Judge ‘Inclined’ to Unseal Video of Police Shooting

     LOS ANGELES (CN) – A federal judge said Monday that the public should see two-year-old videos depicting events leading up to a fatal police shooting of an unarmed Gardena man.
     In the early hours of June, 2, 2013, city of Gardena police shot and killed Ricardo Diaz-Zeferino, 35, after responding to call that a bicycle had been stolen from a nearby CVS pharmacy and observing two men riding down a street on bicycles.
     Diaz-Zeferino approached the officers on foot and attempted to explain that his brother had reported the bicycle stolen and the two men were not the thieves but his friends, the man’s parents claimed in a 2013 complaint for violation of civil rights, excessive force, false arrest and false imprisonment, and denial of medical care.
     The lawsuit by Diaz-Zeferino’s mother and father claimed that police had shot their son nine times and that he “laid on the street pavement, still alive and in agonizing pain” crying in Spanish “Hasta aqui llegue,” or “This is the end of me”
     The police claimed that the officer was justified because Diaz-Zeferino was acting erratically and was reaching into his waistband despite a command to place his hands in the air. An autopsy report revealed that he had alcohol and methamphetamine in his system.
     The parties settled the case for a reported $4.7 million.
     Bloomberg, Los Angeles Times Communications, and The Associated Press moved for an order to unseal the videos earlier this year, arguing that the public interest strongly supports their release.
     The city claims the videos are too gruesome for public consumption.
     “The public interest in the videos at issue here is heightened by the recent events across the country, which have accentuated the need for complete information related to police use of force,” the news outlets wrote in a June 8 filing to support the motion. “Protests in Baltimore after the deadly injury of a young man in police custody, and police killings of men in South Carolina and Oklahoma (both caught on camera), are only a few of the recent events spurring the ongoing public debate about police use of force.”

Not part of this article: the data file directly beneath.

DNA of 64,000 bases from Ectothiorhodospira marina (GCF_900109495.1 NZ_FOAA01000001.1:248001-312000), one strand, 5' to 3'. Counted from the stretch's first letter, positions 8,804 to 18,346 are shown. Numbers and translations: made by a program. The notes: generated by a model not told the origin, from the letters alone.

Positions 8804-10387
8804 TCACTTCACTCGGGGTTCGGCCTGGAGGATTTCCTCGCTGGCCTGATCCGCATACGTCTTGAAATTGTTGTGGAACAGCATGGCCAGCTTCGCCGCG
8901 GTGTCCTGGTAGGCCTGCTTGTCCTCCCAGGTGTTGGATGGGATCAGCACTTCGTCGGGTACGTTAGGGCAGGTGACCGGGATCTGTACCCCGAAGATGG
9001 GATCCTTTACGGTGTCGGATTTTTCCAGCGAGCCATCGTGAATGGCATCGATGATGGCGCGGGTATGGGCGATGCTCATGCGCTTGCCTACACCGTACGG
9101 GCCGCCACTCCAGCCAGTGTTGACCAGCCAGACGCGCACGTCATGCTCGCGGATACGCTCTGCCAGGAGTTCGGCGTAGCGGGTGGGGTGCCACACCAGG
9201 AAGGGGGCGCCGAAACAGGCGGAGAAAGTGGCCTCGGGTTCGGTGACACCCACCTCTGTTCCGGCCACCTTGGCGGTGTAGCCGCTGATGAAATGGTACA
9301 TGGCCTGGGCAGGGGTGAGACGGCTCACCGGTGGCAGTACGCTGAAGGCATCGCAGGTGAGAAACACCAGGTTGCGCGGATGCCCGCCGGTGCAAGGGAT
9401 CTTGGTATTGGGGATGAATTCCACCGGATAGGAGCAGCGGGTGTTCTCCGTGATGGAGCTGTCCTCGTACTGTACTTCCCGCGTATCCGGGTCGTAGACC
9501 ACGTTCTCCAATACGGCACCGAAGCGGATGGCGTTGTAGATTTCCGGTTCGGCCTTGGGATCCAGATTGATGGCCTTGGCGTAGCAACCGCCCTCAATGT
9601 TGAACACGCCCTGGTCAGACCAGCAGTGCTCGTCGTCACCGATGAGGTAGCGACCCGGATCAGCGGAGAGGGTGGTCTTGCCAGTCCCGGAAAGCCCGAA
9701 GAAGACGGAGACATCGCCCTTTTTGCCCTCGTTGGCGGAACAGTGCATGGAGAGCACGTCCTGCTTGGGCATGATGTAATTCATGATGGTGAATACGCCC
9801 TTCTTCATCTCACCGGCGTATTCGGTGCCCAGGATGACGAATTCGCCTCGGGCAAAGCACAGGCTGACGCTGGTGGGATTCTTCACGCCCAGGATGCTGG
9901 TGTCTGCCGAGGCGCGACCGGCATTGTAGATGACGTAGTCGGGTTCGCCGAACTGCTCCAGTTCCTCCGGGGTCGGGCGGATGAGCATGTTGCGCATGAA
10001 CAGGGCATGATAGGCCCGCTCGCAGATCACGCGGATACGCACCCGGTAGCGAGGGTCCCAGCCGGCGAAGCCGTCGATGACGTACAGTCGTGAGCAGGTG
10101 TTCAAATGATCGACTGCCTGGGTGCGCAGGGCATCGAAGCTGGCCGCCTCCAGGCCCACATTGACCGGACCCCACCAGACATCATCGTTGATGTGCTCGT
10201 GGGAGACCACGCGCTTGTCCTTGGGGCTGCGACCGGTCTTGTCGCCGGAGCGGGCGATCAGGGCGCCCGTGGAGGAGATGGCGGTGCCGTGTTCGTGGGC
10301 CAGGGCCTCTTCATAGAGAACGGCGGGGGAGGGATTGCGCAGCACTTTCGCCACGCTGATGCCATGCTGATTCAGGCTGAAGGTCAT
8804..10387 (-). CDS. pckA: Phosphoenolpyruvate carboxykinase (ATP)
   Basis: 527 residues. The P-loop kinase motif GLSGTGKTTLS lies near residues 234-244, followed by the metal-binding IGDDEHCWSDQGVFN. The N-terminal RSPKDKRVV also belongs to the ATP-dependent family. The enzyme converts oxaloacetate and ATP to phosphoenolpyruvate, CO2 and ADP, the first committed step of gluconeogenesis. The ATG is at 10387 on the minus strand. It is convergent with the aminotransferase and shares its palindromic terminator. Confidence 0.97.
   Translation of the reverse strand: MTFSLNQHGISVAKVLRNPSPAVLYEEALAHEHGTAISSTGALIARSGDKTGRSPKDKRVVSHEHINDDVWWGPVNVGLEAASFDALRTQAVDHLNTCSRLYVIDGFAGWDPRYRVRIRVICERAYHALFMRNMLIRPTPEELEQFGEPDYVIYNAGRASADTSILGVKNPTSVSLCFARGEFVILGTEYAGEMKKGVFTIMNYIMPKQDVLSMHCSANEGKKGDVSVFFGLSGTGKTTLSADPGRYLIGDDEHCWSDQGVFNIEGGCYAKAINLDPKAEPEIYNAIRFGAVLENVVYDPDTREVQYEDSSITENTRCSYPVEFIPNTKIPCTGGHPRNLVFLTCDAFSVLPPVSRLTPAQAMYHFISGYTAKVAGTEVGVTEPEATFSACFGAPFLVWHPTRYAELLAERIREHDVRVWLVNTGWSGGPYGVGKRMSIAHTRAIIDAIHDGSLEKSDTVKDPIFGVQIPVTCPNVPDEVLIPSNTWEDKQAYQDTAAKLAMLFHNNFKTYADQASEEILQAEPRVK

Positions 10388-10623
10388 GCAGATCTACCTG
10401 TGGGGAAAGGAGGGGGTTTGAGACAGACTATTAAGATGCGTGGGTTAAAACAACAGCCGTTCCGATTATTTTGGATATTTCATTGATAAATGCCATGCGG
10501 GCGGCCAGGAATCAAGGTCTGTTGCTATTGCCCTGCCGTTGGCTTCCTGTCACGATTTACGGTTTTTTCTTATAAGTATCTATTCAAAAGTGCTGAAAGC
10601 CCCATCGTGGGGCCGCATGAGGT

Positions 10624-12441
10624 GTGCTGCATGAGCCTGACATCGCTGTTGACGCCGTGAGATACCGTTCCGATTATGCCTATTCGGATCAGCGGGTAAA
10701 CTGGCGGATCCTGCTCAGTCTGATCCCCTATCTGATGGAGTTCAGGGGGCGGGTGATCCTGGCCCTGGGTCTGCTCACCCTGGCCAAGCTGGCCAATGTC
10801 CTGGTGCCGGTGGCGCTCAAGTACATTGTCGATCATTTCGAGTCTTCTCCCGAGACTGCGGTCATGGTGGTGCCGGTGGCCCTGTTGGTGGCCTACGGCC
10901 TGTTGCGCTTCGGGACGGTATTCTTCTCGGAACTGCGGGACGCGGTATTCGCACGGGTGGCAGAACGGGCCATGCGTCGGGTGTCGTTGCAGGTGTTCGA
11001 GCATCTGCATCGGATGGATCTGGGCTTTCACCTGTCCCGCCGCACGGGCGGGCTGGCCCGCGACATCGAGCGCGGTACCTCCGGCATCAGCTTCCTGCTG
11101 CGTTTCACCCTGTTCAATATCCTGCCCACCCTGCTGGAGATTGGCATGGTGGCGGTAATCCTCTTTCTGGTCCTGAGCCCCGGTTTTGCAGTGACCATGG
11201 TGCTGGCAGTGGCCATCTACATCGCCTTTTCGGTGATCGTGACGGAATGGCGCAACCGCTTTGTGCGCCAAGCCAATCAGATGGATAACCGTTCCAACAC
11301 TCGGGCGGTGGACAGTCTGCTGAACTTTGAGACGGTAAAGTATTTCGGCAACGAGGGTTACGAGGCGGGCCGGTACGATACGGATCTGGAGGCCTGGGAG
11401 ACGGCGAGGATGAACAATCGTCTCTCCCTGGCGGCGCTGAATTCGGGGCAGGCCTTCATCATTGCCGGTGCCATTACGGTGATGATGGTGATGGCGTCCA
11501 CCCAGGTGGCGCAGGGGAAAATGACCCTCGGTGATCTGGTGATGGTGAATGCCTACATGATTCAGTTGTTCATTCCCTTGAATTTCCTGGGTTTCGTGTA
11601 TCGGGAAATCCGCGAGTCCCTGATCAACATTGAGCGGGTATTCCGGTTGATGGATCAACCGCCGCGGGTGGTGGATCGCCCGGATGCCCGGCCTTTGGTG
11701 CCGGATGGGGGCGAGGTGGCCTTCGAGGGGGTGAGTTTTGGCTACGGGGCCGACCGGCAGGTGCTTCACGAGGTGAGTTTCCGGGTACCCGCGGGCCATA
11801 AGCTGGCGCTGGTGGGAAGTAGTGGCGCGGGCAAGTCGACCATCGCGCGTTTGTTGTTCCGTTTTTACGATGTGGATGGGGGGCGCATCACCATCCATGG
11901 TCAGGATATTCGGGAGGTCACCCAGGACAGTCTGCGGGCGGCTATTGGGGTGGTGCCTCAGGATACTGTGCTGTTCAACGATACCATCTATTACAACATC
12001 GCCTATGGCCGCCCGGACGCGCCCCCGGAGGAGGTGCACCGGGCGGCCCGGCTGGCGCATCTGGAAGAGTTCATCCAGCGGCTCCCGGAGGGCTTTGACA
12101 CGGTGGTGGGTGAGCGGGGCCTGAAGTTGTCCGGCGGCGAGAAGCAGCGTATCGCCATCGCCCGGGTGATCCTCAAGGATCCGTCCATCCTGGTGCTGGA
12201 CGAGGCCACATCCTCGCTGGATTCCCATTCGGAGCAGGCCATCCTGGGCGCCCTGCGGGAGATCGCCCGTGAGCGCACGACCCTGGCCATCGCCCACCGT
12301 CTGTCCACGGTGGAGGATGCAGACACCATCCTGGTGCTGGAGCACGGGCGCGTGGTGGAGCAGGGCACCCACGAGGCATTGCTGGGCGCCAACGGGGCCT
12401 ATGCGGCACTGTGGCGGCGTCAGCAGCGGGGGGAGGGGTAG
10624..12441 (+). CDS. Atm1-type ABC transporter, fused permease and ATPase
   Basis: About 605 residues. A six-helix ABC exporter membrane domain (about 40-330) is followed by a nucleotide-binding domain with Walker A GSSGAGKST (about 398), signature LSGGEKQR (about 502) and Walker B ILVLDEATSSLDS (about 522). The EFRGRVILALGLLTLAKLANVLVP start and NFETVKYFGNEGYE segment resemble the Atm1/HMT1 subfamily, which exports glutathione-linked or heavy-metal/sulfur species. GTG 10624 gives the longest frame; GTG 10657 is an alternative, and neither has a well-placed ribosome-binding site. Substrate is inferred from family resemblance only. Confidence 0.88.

U.S. District Judge Stephen Wilson sided with the media companies on Monday.
     With reporters from the Los Angeles Times and The Associated Press in court to cover the proceedings, Wilson said the videos were “unpleasant” but not “gory.”
     “I’m inclined to release the footage. I don’t find any valid reason for not doing so,” Wilson said, adding that Diaz-Zeferino’s mother and father had not objected.
     Their attorney, Samuel Paz, confirmed during the hearing that the parents support the motion.
     Wilson said he was not convinced by the city’s claims that unsealing the footage would discourage use of police body cameras or that a sensitive “political climate” after several high-profile police shootings meant the videos should stay secret.
     “There are overwhelming public-policy interests here,” Wilson said. “The public has a right to know.”
     Gardena attorney Mildred O’Linn tried to sway Wilson, arguing that when the parties reached a settlement the parents had agreed to not seek press attention in the case.
     O’Linn also called the move a “back door” attempt to use the federal courts to avoid making a public-records request under California law.
     Forthright in his response, Wilson said: “So what?”
     In their motion to unseal the video, the news outlets said the videos offer the “best evidence of what happened” and that Gardena’s “real motivation” for keeping the video secret is because the city is concerned about the critical fallout.
     Wilson said he would issue an order Tuesday.

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